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Karl Pearson

Karl Pearson (March 27, 1857 - April 27, 1936) was a major contributor to the early development of statistics as a serious scientific discipline in its own right. He founded the Department of Applied Statistics at University College London in 1911; it was the first university statistics department in the world.

Karl Pearson was the son of barrister William Pearson and Maria, née Sharpe, a relative of the poet Samuel Rogers. He was educated privately at University College School, after which he went to King's College, Cambridge, to study mathematics. He then spent part of 1879 and 1880 studying medieval and 16th century German literature at the universities of Berlin and Heidelberg - in fact, he became sufficiently knowledgeable in this field that he was offered a post in the German department at Cambridge University.

His next career move was to Lincoln's Inn, where he read law until 1881 (although he never practised). After this, he returned to mathematics, deputising for the mathematics professor at King's College London in 1881 and for the professor at University College London in 1883. In 1884, he was appointed to the Goldsmid Chair of Applied Mathematics and Mechanics at University College London. 1891 saw him also appointed to the professorship of Geometry at Gresham College; here he met Walter Frank Raphael Weldon, a zoologist who had some interesting problems requiring quantitative solutions. The collaboration, in biometry and evolutionary theory, was a fruitful one and lasted until Weldon died in 1906. Weldon introduced Pearson to Charles Darwin's cousin Francis Galton, who was interested in aspects of evolution such as heredity and eugenics. Pearson became Galton's protégé - his "statistical heir" as some have put it - at times to the verge of hero worship. After Galton's death in 1911, Pearson embarked on producing his definitive biography-a three-volume tome of narrative, letters, genealogies, commentaries, and photographs-published in 1914, 1924, and 1930, with much of Pearson's own financing paying for their print runs. The biography, done "to satisfy myself and without regard to traditional standards, to the needs of publishers or to the tastes of the reading public", triumphed Galton's life, work, and personal heredity, predicting that it was Galton, rather than Charles Darwin, who would be remembered as the most prodigious grandson of Erasmus Darwin (at the time, Darwinian evolution was not enjoying much scientific support, and Pearson was a staunch disciple of Galton's competing biometric approach).

When Galton died, he left the residue of his estate to the University of London for a Chair in Eugenics. Pearson was the first holder of this chair, in accordance with Galton's wishes. He formed the Department of Applied Statistics (with financial support from the Drapers' Company), into which he incorporated the Biometric and Galton laboratories. He remained with the department until his retirement in 1933, and continued to work until his death in 1936.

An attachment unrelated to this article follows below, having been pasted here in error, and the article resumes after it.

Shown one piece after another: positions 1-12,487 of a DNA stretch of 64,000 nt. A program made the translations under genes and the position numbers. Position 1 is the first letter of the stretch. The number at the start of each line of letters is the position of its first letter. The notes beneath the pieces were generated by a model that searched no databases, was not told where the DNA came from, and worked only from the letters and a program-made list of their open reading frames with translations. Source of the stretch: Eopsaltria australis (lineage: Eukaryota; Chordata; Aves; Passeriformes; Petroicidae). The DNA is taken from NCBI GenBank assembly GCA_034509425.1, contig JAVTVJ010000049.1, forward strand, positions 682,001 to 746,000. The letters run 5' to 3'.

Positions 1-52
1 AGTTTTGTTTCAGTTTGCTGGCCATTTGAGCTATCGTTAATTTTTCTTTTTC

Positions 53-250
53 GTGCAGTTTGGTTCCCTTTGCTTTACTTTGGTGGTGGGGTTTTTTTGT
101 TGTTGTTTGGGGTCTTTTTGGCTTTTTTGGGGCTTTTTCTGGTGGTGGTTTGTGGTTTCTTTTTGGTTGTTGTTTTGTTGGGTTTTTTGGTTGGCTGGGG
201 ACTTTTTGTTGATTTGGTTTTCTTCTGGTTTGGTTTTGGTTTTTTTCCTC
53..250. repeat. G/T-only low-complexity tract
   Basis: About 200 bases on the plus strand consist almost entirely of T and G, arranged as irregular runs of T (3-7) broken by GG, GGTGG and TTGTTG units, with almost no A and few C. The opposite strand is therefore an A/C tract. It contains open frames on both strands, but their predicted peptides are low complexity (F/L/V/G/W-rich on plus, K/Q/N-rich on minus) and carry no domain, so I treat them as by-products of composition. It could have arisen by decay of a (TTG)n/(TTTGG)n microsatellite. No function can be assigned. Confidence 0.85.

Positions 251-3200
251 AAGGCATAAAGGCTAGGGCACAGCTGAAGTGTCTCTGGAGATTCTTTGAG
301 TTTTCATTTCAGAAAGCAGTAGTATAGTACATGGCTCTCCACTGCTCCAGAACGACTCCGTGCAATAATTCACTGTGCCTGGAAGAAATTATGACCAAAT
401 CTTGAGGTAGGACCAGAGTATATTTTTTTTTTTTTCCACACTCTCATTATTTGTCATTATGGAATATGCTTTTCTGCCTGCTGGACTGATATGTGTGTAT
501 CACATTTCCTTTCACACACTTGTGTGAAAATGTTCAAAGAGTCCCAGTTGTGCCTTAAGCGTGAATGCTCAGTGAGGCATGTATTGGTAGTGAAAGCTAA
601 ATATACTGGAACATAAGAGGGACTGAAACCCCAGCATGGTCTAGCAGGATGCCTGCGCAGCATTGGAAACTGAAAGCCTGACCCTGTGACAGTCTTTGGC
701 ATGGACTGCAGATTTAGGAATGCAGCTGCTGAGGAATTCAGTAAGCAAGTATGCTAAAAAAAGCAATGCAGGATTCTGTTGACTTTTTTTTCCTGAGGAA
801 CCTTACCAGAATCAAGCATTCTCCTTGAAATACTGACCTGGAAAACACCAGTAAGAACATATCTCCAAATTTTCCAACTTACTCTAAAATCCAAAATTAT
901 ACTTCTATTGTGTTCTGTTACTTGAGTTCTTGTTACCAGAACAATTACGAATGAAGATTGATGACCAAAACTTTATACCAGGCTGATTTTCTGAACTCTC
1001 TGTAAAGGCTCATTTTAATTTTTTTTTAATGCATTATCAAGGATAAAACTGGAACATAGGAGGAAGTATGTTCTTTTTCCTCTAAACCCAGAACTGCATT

Pearson married Maria Sharpe in 1890, and between them they had two daughters and a son. The son, Egon Sharpe Pearson, succeeded him as head of the Applied Statistics Department at University College.

Aside from his professional life, Pearson was active as a prominent freethinker and socialist. He gave lectures on such issues as "the woman's question" (this was the era of the suffragette movement in the UK) and upon Karl Marx. His commitment to socialism and its ideals led him to refuse the offer of being created an OBE (Officer of the Order of the British Empire) in 1920, and also to refuse a Knighthood in 1935. In the 1930s he had a protracted feud with R.A. Fisher over a statistical disagreement, which continued after his death through his son.

Pearson's views on eugenics, however, would be considered deeply racist today. According to a BBC report on the history of genetics, "Pearson was a fanatic - a cold, calculating measurer of man who claimed to be a socialist, but loathed the working class." Pearson openly advocated "war" against "inferior races," and saw this as a logical implication of his scientific work on human measurement: "My view - and I think it may be called the scientific view of a nation," he wrote, "- is that of an organized whole, kept up to a high pitch of internal efficiency by insuring that its numbers are substantially recruited from the better stocks, and kept up to a high pitch of external efficiency by contest, chiefly by way of war with inferior races."

Last Update: 2006-Jän-17